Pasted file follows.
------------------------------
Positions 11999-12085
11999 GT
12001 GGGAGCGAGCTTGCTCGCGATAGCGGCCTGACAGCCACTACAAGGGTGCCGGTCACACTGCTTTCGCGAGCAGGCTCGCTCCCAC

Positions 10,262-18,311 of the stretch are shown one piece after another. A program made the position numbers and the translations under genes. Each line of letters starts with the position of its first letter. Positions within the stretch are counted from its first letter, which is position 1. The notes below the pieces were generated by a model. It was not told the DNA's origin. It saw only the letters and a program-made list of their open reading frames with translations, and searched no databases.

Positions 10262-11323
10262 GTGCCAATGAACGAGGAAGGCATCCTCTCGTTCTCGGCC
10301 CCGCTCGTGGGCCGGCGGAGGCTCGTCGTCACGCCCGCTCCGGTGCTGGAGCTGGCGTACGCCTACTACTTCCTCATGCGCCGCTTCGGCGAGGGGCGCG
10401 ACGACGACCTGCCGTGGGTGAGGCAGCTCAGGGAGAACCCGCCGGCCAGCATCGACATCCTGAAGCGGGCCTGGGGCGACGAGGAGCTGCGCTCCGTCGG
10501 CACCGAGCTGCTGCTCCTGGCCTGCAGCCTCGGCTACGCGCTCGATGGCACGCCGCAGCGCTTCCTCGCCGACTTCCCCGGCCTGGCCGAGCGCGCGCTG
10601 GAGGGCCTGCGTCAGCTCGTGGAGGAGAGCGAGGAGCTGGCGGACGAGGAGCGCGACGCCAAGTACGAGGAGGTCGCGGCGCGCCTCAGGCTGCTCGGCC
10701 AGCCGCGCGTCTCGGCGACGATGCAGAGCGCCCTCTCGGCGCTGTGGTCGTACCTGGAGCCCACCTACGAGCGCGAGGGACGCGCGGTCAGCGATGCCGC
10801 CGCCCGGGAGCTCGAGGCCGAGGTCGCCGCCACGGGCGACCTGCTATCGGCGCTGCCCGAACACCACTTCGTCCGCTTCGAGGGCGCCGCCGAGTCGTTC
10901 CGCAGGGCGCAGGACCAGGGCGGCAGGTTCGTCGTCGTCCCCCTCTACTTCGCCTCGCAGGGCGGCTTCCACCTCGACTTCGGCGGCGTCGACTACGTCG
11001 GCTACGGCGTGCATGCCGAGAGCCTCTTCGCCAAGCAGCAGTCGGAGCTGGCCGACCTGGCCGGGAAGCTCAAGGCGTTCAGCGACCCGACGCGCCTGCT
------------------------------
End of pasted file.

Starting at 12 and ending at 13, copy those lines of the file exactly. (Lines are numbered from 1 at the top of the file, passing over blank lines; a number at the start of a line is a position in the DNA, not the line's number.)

10801 CGCCCGGGAGCTCGAGGCCGAGGTCGCCGCCACGGGCGACCTGCTATCGGCGCTGCCCGAACACCACTTCGTCCGCTTCGAGGGCGCCGCCGAGTCGTTC
10901 CGCAGGGCGCAGGACCAGGGCGGCAGGTTCGTCGTCGTCCCCCTCTACTTCGCCTCGCAGGGCGGCTTCCACCTCGACTTCGGCGGCGTCGACTACGTCG